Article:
I rose with the desert sun, a mere two hours after having returned from a Mojito soaked evening in a salsa club. It was my last night in Mexico and I had to be up early to catch one of several flights to reach home. Why is it, I thought to myself, that an early start is so frequently foreshadowed by a late night?
I found myself thinking about my friend, the writer and bon viveur, Michael Jacobs. I’d recently been re-reading his excellent book, Andes, in which he constantly squeezes every last drop out of an evening. For him, late night carousing and early morning volcano scaling would often be punctuated only by a quick shower and change of clothes. The first time I met him we spent the night drinking Guatemalan rum until I was sweating the stuff. The following morning I felt every bit as ropey as I did now.
I reached for my phone, keen to head-off the unpleasant jolt of my alarm. Still rubbing sleep from my eyes, I scrolled through my mails. To delay getting out of bed a few moments longer, I opened up Facebook. Funnily enough, right at the top of my newsfeed was a picture of Michael proudly receiving a culinary award. It was a photo I had first seen a few months before. It was unlike him to repeat a photo, or indeed, to repeat anything. I read the accompanying text. It was written by two of his Spanish friends, saying that Michael had died.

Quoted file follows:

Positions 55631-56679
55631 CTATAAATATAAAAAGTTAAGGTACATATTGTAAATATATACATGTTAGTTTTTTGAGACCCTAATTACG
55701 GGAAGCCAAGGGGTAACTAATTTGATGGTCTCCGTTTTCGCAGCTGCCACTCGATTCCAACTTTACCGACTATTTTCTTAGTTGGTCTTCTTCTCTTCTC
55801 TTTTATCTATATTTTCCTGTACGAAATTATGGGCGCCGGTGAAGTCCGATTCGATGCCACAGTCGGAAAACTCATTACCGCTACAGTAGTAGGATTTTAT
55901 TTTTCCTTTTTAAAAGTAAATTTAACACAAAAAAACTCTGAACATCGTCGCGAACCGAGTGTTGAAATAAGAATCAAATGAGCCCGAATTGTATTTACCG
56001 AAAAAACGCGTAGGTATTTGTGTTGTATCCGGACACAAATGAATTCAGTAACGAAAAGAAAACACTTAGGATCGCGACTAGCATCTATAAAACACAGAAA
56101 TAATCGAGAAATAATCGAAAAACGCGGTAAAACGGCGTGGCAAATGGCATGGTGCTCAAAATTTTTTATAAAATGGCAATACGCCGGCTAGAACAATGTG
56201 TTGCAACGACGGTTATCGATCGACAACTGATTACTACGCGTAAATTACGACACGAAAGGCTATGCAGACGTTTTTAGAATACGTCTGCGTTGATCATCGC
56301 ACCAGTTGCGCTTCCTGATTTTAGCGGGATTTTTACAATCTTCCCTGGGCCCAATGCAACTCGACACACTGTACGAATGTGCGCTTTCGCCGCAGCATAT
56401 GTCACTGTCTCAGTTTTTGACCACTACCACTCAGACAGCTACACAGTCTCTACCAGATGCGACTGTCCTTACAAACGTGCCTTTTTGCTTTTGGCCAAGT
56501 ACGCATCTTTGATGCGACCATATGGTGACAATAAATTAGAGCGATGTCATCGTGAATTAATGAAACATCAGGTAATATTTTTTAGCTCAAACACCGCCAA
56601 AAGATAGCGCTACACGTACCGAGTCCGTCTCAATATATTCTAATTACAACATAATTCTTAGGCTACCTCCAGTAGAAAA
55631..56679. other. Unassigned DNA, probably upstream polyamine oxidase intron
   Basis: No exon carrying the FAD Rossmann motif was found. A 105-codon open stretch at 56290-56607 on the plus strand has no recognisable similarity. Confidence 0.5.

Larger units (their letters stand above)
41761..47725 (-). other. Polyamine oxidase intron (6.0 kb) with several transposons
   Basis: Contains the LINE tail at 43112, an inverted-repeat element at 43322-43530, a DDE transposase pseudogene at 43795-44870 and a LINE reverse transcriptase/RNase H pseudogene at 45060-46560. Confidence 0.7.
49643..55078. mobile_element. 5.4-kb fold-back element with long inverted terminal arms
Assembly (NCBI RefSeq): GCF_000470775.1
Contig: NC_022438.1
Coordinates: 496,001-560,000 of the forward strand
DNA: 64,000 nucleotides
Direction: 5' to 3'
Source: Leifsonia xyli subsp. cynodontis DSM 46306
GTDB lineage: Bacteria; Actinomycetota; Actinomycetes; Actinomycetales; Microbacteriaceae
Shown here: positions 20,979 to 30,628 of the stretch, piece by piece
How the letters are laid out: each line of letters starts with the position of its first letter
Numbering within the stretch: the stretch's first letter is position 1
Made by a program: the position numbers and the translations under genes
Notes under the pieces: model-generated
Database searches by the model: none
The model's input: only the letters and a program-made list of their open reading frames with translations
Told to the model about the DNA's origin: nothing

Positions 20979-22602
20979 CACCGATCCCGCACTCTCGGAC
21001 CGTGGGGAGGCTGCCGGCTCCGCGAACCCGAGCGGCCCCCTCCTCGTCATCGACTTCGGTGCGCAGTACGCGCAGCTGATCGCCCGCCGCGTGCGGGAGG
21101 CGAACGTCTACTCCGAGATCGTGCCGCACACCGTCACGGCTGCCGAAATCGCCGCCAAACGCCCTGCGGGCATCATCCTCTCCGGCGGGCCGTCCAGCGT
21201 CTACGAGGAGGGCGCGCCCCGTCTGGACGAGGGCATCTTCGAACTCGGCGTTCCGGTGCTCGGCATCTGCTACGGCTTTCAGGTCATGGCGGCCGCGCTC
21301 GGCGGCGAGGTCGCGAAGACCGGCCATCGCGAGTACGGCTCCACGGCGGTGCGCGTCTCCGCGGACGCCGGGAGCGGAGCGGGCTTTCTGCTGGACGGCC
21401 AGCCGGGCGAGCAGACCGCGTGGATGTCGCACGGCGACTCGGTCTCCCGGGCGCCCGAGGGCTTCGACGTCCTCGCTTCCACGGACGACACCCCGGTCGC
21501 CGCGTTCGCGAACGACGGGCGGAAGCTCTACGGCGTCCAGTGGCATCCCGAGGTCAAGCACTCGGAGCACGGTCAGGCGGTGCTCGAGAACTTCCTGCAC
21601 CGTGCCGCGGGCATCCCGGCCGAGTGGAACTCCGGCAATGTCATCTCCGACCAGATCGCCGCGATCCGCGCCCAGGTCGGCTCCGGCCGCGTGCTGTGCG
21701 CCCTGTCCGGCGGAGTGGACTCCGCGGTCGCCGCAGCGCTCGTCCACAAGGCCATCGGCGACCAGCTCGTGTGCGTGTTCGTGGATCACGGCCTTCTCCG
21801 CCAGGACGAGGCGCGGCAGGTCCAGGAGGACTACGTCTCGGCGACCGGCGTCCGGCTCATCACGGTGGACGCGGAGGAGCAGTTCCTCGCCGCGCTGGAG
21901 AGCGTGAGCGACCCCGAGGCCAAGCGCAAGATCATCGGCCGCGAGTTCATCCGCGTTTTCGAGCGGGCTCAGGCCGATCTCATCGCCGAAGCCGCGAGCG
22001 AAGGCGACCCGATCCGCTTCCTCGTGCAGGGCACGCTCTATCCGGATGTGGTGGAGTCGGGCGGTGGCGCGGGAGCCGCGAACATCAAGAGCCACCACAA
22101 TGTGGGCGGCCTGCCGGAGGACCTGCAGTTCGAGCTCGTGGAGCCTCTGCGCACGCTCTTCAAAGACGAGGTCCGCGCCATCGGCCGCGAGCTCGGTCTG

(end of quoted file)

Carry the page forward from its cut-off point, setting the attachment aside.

I read the post again, desperately hoping I had misunderstood, but the many messages that had already been left, mirroring my own shock and sadness, put the news beyond doubt.
Although Facebook is very effective at broadcasting personal news, especially for someone with so many friends spread so widely throughout the world, we’re all still struggling with the etiquette. The post announcing Michael’s death had 26 “Likes”.
I only met Michael towards the end of 2012, at the launch of his last book, The Robber of Memories, and was immediately struck by his irrepressible modesty – on this, a night dedicated to him and his new publication – his boundless charm and genuine interest in others.
In the book, which many believe to be his best, he navigates the often murky waters of the great Colombian river, the Magdalena. The journey is interwoven with a very personal meditation on the effects of memory loss. If there is one silver lining in Michael’s premature passing, it is that he was spared the destructive power that dementia had on the minds of both his parents and one of his literary heroes, Gabriel García Márquez.
One of the people to whom The Robber of Memories was dedicated was his much loved Uncle Brendan, a doctor who helped Michael to deal with the slow disappearance of his father’s lucid mind. His advice could have been Michael’s own motto for his time on earth: “to enjoy one’s own life with added intensity.”